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In Christianity, Sabellianism is the Eastern Church equivalent to Patripassianism in the Western Church, which are both forms of theological modalism. Condemned as heresy, Modalism is the belief that the Father, Son and Holy Spirit are three different modes of God, as opposed to a Trinitarian view of three distinct persons within the Godhead.[1] However, Von Mosheim, German Lutheran theologian who founded the pragmatic school of church historians,[2] argues that Sabellius "believed the distinction of Father, Son, and Holy Spirit, described in the Scriptures, to be a real distinction, and not a mere appellative or nominal one."[3]

The term Sabellianism comes from Sabellius, who was a theologian and priest from the 3rd century. None of his writings have survived, and all that is known about him comes from his opponents. The majority believe that Sabellius held Jesus to be deity while denying the plurality of persons in God and holding a belief similar to modalistic monarchianism. While Sabellius did maintain that only one divine Person existed, he used the word person as synonym for nature:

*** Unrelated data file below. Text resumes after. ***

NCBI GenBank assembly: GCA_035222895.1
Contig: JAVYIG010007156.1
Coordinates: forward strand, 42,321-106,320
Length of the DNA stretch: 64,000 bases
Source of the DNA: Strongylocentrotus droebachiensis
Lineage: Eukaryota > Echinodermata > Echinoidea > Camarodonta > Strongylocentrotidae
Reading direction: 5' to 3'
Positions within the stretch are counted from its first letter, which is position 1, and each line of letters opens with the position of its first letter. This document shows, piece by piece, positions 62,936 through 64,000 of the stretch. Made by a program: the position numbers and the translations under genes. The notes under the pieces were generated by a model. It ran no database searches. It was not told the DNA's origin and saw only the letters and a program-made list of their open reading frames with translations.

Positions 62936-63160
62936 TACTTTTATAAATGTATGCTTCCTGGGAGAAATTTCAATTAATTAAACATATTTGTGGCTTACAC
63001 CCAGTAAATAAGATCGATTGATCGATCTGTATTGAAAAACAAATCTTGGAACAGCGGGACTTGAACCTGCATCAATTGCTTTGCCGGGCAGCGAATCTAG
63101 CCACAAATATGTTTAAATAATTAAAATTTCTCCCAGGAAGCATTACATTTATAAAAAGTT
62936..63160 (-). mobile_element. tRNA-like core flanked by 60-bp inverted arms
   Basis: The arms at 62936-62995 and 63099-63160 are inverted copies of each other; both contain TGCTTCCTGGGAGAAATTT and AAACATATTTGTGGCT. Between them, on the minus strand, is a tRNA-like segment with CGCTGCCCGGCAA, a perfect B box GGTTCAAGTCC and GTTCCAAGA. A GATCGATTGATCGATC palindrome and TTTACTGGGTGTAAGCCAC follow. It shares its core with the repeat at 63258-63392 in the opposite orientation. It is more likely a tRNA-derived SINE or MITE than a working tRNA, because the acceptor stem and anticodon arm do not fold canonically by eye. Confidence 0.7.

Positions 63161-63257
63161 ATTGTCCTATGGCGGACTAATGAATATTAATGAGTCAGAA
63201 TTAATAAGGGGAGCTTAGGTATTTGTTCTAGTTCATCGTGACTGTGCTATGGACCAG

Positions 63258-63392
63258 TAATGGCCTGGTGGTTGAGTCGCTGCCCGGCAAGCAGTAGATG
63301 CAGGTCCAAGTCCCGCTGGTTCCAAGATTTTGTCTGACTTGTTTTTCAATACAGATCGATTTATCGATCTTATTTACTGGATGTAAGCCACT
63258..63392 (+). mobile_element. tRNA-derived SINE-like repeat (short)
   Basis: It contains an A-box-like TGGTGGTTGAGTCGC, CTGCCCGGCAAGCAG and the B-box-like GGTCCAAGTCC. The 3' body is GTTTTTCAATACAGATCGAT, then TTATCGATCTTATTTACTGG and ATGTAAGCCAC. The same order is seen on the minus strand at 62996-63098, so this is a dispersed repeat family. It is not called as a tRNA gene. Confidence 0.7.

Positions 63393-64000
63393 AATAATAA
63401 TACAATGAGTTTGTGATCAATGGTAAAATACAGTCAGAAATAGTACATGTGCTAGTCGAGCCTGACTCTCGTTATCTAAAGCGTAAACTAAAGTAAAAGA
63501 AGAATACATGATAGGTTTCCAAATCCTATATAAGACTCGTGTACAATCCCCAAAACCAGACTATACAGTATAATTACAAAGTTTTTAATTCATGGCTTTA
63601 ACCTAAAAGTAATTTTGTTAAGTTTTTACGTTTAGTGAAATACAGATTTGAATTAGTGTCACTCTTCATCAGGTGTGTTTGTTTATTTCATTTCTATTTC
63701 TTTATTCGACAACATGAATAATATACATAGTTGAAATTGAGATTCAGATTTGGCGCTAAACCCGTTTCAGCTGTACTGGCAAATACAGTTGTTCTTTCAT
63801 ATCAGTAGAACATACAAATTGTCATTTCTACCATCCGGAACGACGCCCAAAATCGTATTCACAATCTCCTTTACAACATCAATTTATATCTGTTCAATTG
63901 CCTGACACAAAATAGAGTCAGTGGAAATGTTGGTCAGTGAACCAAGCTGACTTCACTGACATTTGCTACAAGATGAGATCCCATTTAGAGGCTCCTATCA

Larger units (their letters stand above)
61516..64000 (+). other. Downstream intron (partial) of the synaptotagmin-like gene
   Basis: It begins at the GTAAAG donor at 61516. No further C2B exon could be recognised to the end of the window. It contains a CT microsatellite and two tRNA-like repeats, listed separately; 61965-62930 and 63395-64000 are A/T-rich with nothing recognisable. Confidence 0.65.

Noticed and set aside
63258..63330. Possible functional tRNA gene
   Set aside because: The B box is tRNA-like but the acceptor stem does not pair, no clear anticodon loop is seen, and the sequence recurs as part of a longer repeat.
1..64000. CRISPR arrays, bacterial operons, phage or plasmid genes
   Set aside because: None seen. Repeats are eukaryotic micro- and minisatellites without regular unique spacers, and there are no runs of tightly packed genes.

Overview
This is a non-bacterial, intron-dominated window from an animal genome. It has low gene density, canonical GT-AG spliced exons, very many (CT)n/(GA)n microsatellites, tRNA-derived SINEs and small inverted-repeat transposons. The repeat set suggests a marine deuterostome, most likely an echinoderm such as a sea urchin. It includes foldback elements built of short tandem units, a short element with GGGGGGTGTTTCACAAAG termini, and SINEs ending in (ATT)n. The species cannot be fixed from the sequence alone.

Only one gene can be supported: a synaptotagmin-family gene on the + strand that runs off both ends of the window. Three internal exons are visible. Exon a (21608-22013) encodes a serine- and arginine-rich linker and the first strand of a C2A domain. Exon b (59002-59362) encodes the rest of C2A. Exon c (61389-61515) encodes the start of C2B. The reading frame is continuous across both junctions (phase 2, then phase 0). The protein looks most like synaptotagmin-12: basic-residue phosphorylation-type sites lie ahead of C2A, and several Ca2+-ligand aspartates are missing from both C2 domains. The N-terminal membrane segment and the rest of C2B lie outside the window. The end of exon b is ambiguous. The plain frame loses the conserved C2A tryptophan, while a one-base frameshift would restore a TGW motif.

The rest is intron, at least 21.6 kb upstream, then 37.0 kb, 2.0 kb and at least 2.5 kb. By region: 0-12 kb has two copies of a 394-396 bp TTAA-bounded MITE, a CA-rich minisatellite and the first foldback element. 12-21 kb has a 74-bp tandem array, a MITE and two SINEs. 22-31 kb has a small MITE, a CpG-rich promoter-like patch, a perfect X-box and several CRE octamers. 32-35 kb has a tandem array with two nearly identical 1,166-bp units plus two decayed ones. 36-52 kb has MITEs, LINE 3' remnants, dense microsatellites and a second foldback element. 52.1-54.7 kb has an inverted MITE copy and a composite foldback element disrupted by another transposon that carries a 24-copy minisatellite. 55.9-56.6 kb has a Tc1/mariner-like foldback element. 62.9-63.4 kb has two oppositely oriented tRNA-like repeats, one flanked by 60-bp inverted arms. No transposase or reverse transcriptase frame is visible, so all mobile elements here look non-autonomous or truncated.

"Sabellius held to the simple unity of the person and nature of God."[4]

Since the distinction between ousia (substance) and hypostasis (person) (both of which mean ‘something that subsists’) was worked out only in the late fourth century,[5] Sabellius used the word person in a different sense. But Sabellius did describe God as three in one sense but one in another. Modalistic monarchianism has been generally understood to have arisen during the 2nd and 3rd centuries, and to have been regarded as heresy after the 4th, although this is disputed by some.[6]